If the applicant does not provide proof of citizenship or income within the first 30 days of employment, the company must use other methods of verification, such as pay stubs, documents proving age (depending on the state), or enrolling the applicant in a health savings account. These methods of verification can help companies establish whether or not an applicant is eligible for non-qualified life insurance without evidence of insurability. If the company is unable to verify an applicant’s age within the first 30 days of employment or any other time for that matter, the life insurance policy will become “qualified” based on the information that is available to the company under its policies and procedures. If a company determines that an applicant is eligible for unsuitable life insurance based on the information that is available to the company under its policies and procedures, then the policy will become “non-qualified” after the policy term expires or the premium for the policy is paid in full.
To determine whether or not an applicant is eligible for non-qualified or insurable life insurance, the company will have to use other methods to determine eligibility. For example, if the applicant was employed for one year or more and did not receive any death benefits from an employer, he or she can apply for “qualified” or “non-qualified” life insurance. In order to be deemed “qualified” for these types of policies, the applicant must not be employed for the same period of time that he or she was covered by a group health plan. In order to find out if an applicant is eligible for these types of plans, the company will have to obtain verification, which can usually be done online. If you are covered by an HMO, PPO or other such managed care plan within your first 30 days of employment without evidence of insurability, your coverage will become “qualified” after 90 days or until the end of the policy term, whichever is applicable.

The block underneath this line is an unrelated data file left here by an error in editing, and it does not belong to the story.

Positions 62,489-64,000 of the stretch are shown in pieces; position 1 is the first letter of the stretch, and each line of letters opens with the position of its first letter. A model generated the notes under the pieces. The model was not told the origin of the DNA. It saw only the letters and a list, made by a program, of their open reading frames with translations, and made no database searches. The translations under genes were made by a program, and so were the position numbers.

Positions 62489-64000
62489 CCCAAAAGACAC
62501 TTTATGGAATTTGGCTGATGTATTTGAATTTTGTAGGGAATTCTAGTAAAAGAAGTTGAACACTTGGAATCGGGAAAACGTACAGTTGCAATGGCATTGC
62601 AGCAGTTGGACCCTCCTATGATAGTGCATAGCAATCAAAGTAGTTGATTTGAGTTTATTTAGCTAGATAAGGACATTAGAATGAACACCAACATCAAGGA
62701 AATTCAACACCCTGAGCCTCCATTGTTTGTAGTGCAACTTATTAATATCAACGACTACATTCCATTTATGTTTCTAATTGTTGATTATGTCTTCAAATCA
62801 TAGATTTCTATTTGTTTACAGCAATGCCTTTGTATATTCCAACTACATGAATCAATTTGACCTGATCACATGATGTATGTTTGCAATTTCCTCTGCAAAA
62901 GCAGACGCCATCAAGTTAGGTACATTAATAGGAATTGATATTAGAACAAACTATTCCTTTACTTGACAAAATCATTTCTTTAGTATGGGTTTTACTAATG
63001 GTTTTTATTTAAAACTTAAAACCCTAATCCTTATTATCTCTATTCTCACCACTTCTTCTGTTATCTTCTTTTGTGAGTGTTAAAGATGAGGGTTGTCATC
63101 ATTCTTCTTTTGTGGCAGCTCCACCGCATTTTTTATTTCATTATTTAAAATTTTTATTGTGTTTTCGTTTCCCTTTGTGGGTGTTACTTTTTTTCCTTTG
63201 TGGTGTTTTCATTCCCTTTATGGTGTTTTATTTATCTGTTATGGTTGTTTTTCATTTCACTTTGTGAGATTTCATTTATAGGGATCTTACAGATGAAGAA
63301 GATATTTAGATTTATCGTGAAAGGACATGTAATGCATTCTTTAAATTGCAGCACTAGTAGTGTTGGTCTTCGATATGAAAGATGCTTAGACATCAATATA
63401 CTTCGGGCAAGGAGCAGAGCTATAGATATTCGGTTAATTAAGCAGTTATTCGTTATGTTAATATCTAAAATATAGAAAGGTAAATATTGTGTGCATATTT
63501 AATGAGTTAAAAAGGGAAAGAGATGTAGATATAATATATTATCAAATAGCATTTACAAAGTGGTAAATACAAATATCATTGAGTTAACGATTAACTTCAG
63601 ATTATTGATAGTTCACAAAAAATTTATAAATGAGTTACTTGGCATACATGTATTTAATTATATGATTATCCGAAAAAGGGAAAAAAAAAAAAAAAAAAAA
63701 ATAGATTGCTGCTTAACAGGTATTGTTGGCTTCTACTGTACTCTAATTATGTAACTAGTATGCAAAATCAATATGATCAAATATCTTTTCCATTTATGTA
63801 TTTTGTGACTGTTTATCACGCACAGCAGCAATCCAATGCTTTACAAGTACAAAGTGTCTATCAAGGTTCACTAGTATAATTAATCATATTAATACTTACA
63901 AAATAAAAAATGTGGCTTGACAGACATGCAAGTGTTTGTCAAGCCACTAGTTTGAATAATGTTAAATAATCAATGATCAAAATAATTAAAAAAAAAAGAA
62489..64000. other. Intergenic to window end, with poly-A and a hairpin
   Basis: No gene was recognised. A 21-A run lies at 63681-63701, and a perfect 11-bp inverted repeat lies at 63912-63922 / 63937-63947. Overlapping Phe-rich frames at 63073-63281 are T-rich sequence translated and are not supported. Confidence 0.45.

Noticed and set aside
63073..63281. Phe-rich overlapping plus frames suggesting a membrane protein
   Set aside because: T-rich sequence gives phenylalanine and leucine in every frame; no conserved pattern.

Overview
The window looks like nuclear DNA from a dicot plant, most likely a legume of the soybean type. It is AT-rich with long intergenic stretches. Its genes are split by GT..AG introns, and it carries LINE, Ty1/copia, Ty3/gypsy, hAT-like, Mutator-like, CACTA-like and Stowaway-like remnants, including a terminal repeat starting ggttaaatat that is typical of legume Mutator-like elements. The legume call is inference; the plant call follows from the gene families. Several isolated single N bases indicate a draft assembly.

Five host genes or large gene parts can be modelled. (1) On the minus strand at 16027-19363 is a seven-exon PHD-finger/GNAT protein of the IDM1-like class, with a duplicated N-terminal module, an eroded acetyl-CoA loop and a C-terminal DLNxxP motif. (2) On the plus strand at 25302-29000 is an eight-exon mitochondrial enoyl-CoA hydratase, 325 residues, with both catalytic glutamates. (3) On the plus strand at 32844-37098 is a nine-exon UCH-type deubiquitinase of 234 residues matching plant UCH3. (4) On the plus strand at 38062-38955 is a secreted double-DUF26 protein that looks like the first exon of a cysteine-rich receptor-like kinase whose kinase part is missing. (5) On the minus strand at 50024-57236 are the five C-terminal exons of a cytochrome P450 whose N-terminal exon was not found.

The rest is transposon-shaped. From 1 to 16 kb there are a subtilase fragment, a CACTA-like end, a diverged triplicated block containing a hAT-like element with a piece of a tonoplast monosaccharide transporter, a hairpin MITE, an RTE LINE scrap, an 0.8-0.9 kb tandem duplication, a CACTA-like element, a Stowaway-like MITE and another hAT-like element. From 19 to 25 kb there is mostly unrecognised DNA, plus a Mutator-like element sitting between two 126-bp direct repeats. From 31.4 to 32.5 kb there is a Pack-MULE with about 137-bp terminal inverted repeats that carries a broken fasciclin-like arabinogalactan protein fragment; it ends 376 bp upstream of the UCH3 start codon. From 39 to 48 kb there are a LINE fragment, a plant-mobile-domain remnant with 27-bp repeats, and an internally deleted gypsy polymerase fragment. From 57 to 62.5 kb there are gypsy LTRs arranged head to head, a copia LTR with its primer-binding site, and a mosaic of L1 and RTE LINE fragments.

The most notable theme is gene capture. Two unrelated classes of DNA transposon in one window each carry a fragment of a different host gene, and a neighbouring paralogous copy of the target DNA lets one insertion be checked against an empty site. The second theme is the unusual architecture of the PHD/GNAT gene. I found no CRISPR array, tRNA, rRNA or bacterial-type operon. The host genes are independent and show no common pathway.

Another type of non-qualified or insurable coverage that an employee can be eligible for is an individual coverage or indemnity plan. Unlike most indemnity plans where the company pays the entire premium each month, an individual coverage policy pays the entire premium for a set monthly amount. Once the individual coverage premium has been paid, the insurance company will then take the remaining amount – known as the residual premium – from the check that is left for paying benefits. This amount is subject to the age of the applicant at the time of application and is limited to the amount that the individual coverage policy pays for. The younger that you are when you begin receiving coverage, the less amount that you will receive in a residual premium each month.
Policy holders who do not have an employer-sponsored group health plan or an individual coverage policy can also qualify for a premium tax deduction. Premiums that are deducted from a paycheck are considered taxable income and are subject to the tax code. Premiums that are paid on an individual basis are considered untaxed income and are exempt from the tax code. Anyone can claim a premium tax deduction – even self-employed individuals. It is important to understand that insurance premium deductions are only available to taxpayers who have an adjusted gross income and do not itemize their deductions.